Skin cancer is more easily cured when detected early. Whether squamous cell, basal cell carcinoma, or malignant melanoma, skin cancer treatment success improves when both patient and doctor watch for changes in this body organ, and that includes changes in moles.
Here’s how to protect yourself.
What Are Moles?
Also called nevi, moles are common skin growths composed of several melanocytes, or pigment-producing cells. Some appear early on in childhood, while others may appear, or even fade, in adult years. In general, most people have a lot of moles–up to 40 or 50.
Skin experts at the Cleveland Clinic state that moles generally are not dangerous, nor are they contagious. Often, people call them “beauty marks,” though some moles may spout hair.
Do Moles Change Over Time?
In general, moles do not change dramatically over time. However, with age, they may lighten, or the hormonal changes of pregnancy and menopause may darken them.
Your dermatologist will encourage you to vigilantly examine your moles carefully and frequently. Make sure to check your moles in these specific ways:
- Number of moles
When you know your moles and their patterns well, you can watch for changes that could signal skin cancer formation.
What Changes in Moles Signal Concern?
Moles that look different from most of your other moles may be a reason for concern. This difference in appearance is known as the ugly duckling sign. Also, any itching, bleeding, or oozing is abnormal and should be evaluated by your dermatologist as soon as possible.
You can self-evaluate moles at home by using this easily remembered pmnemonic:
- A Healthy moles are similar in size on the right side and on the left side. Questionable moles are oddly shaped, with one half not matching the other.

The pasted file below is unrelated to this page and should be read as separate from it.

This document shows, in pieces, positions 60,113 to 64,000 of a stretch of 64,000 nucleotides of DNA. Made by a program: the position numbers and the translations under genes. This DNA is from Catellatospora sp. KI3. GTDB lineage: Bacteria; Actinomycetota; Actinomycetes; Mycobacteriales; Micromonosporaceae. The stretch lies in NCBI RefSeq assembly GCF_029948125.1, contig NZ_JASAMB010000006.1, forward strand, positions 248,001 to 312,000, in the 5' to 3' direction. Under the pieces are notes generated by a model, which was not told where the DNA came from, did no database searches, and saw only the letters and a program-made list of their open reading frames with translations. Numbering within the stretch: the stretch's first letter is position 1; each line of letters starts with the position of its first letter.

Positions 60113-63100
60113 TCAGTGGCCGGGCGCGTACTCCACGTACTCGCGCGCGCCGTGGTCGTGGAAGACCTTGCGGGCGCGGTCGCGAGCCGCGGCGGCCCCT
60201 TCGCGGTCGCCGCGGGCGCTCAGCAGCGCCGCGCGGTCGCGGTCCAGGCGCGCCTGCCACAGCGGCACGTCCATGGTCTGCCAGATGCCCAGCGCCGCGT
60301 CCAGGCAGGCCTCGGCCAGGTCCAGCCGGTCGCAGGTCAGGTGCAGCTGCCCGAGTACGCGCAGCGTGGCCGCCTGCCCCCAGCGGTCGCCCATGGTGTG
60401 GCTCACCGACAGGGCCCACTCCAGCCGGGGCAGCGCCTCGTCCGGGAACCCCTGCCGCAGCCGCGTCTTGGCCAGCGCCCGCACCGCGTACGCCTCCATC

- B Healthy mole borders or margins are sharply defined and not scalloped or notched.
- C Moles should be evenly pigmented throughout their surfaces. Cancerous moles are spotted or vary in color.
- D No mole should be bigger than 6 millimeters, or the size of a pencil top eraser. If a mole grows, have it checked immediately.
- E Healthy moles change very little over many years. If a mole becomes bumpier or flatter, have it evaluated by your skin doctor.
Prevention is Key to Healthy Skin
Moles occur naturally in people of all ages and skin colors, and proactive skin care helps moles remain benign and harmless. To avoid skin cancer, particularly if you are very fair-skinned, limit your sun exposure by:
- Applying SPF 15 or higher sunscreen daily
- Covering up at the beach or other areas of intense sun exposure
- Staying in the shade between the hours of 10 am and 4 pm
- Looking at your skin carefully (especially your moles) at least once a month
- Getting a thorough skin exam with your dermatologist once a year if you are 40 or older
Premier Medical and Aesthetic Dermatology in Miami and Coral Gables, FL
At the Children’s Skin Center, Dr. Ana Duarte and her associates deliver state-of-the-art dermatology services in a family-friendly setting. Stay ahead of changes in moles and other indicators of skin cancer by arranging an exam at one of our seven convenient locations.